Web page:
Fusion cuisine is distinct from historical combinations of cuisines, and also different from Creole cooking, which combines elements of French, African, Acadian, and Native American cooking. These cuisines emerged slowly from the everyday cooking practices that occurred within individual households and local communities. In contrast, fusion cuisine has developed rapidly and has found its way into everyday kitchens and restaurants as a direct consequence of the concerted and conscious activities of cultural intermediaries in the form of professional cooks, celebrity chefs, and cookbook authors.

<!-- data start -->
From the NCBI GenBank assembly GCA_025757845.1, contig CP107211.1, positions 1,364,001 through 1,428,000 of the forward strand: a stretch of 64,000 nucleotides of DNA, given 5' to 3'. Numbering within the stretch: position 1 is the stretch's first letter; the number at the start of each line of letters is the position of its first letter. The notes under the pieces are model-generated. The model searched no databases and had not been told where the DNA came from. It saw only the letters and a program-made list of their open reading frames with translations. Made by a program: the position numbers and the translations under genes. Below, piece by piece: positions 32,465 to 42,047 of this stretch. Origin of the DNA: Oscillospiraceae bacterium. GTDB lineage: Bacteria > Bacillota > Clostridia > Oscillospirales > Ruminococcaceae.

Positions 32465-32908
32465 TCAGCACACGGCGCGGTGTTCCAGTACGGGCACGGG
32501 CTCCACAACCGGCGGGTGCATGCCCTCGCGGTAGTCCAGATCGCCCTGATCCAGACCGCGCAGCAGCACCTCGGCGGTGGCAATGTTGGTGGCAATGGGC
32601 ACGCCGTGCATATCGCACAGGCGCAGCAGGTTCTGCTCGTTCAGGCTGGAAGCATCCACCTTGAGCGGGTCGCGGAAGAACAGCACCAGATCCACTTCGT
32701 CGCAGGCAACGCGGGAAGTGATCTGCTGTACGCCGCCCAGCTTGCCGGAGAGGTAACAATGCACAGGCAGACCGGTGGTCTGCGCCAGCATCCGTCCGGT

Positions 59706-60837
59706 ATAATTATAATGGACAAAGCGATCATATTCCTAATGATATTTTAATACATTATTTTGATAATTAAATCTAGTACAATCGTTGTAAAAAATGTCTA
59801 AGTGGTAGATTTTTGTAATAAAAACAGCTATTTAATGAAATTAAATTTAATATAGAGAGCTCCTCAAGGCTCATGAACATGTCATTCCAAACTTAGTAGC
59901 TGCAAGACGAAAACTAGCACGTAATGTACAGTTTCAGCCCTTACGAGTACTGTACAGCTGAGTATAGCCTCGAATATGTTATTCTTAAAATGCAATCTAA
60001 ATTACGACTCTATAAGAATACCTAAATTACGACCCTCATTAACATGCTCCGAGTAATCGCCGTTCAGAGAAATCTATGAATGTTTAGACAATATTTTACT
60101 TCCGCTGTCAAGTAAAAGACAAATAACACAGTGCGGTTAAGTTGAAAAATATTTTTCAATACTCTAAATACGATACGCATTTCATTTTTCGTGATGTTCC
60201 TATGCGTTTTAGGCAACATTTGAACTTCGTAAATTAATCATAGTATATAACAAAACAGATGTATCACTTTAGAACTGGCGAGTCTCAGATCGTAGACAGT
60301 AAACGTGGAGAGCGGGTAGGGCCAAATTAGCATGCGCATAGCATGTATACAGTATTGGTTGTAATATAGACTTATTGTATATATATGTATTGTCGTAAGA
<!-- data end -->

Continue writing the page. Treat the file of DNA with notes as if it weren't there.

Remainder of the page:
Fusion cuisine is an innovative and experimental process that demands from its practitioners the constant creation or re-creation of elements into novel food forms.Fusion cuisine has been met with mixed reactions because it is characterized by its lack of rules, or perhaps more accurately, by the precept that the rules ought to change constantly. Because of increasing processes of globalization and consumerism, it is unlikely that fusion cuisine is going away any time soon. There are limitless possible combinations yet to be created.
Many restaurants cater to a variety of nationals and tourists present in its location. They normally employ specialist chefs for each cuisine and may sometime have separate well demarcated sections also. Such restaurants tend to be on the expensive side and boast of authenticity of their food. Sometimes, restaurants which do not cater exclusively to a particular cuisine may also be referred as Multi-Cuisine.